From the moment Burma won its independence from Britain, the Rohingya—a Muslim minority community in a largely Buddhist nation of 55 million—have been targeted by a succession of repressive governments intent on controlling and marginalizing non-Burmese ethnic groups. Hundreds of thousands have fled across the border to Bangladesh, where the government refuses to recognize them as refugees, classifying them as illegal immigrants. Saiful Huq Omi, a photographer based in Dhaka, presents powerful images of the desperate conditions of the Rohingya: crushing poverty, no access to medical care, and no recourse to the law. And yet, he writes, “even a life of misery in Bangladesh seems more appealing than a return to Burma.”
The killing of Osama bin Laden served as a jarring reminder of just how far the war in Afghanistan has moved beyond its initial goals, writes Michael Daxner, who has consulted for the U.N. mission in Afghanistan for the past decade. The massive nation-building effort into which the United States and NATO stumbled continues to falter, even as Washington anxiously debates the size and schedule of inevitable force withdrawals. “Still,” Daxner writes, “for the first time in at least five years, I have the sense that there is a genuine movement among Afghans toward taking the initiative and reclaiming a role in determining their country’s future.”
Since the end of the Cold War, the military side of America’s foreign policy system has won more funding and more influence, while the civilian side—the State Department’s diplomats and foreign aid officers—has lost out. One reason for America’s travails in Iraq and Afghanistan is the reality that the military has been asked to fill a vacuum left by the absence of a fully resourced and well-trained corps of diplomats, writes Patricia DeGennaro. “Our government needs to put its money where its ‘smart power’ mouth is and create a comprehensive national-security structure that supports an alignment of interests instead of endless confrontation,” DeGennaro writes. That essential realignment might require nothing short of the creation of a joint civilian-military agency—an authority superior to both the State Department and the Pentagon.
At the core of the Egyptian revolution were young people with dreams of turning Egypt into a genuine secular democracy. Now, the fate of their ambitious project is in doubt, reports Jenna Krajeski. Under military rule, the tide in Egypt has turned from revolutionary to counterrevolutionary, and Egypt’s liberals are in danger of being pushed aside and outflanked by the Muslim Brotherhood. “Egypt’s so-called ‘Facebook revolutionaries’ are now confronting the task of spreading their message to people and places barely touched by the Internet and social media,” Krajeski writes. The course Egypt takes will depend to a great extent on whether the liberals can remain relevant without betraying the principles of their revolution—or each other.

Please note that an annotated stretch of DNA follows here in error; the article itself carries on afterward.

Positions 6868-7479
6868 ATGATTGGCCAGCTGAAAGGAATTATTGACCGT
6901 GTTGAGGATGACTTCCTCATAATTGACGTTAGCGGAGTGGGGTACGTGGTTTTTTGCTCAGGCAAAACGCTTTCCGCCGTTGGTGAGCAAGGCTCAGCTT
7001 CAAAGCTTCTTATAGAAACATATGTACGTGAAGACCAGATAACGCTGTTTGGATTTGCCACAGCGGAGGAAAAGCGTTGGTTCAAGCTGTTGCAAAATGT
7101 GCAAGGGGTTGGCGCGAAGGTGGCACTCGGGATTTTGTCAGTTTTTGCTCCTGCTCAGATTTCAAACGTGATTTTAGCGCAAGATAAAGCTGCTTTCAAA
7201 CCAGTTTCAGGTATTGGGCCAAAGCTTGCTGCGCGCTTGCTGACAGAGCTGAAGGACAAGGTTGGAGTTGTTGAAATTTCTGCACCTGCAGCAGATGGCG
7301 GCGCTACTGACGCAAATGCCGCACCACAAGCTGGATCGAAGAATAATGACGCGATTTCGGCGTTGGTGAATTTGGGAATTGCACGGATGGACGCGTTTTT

The roots of Greece’s economic catastrophe lie in excesses that have become endemic to Greek society and governance during the past three decades, argues Ioannis N. Grigoriadis. “Greece’s path toward recovery will not only involve administrative reform,” he writes. “It also requires a major economic and cultural shift in people’s lives. Greeks will have to give up living beyond their means and expecting every unfulfilled need to be met by the state.” Along with a drastic reduction of the size of the public sector, Grigoriadis calls for creating a skilled bureaucracy committed to ending the “national sport” of tax evasion.
Soviet-era joke: Brezhnev gets a telegram from Siberia—“Quick, send two train cars of vodka. The people have sobered up and are asking where the Tsar is.” Today, reports Heidi Brown, alcoholism poses as great a threat to Russia as it did during Soviet times, largely on account of the decades-long unwillingness of authorities to confront the problem. A drunk population, it seems, is easier to control—and there is money to be made from the booze beez-ness. “That basic calculation has managed to survive the momentous political upheavals that shaped Russia in the past century—the Bolshevik revolution, the Soviet era, the collapse of communism, and the rise of crony capitalism,” writes Brown. “Regardless of all those transformations, no Russian government has ever seriously attempted to provide for or encourage the treatment of alcoholism.”
In the wake of popular protests inspired by the so-called “Arab Spring”—followed by intense fighting between the government and tribal groups– Yemen seems to be on the verge of descending into chaos. Some counterterrorism experts worry that this environment will benefit al-Qaida’s affiliate in Yemen, known as al-Qaida in the Arabian Peninsula (AQAP). Yet earlier this year, Glevum Associates, a social-science research and strategic communications firm, released a wide-ranging report on Yemeni public opinion that found little support for AQAP.
In 1985, CBS News correspondent David A. Andelman, now the Editor of World Policy Journal, travelled to Libya to interview its ruler, Muammar Gaddafi. “I was left with one overriding, utterly chilling, impression,” Andelman recalls. “It was his eyes. In no sense can the camera possibly do them justice. They look at you, through you, and you recognize that there is something quite mad going on behind them.” As NATO’s military action against Gaddafi continues, Andelman reflects on the broader challenges posed by the shifting politics of the Middle East. All too often the West, but especially the United States, “has been out of touch with the hopes and dreams of most of the region's people—our engagement confined largely to the regimes of their oppressors or violent intervention when it has suited us, or our various acolytes,” he laments.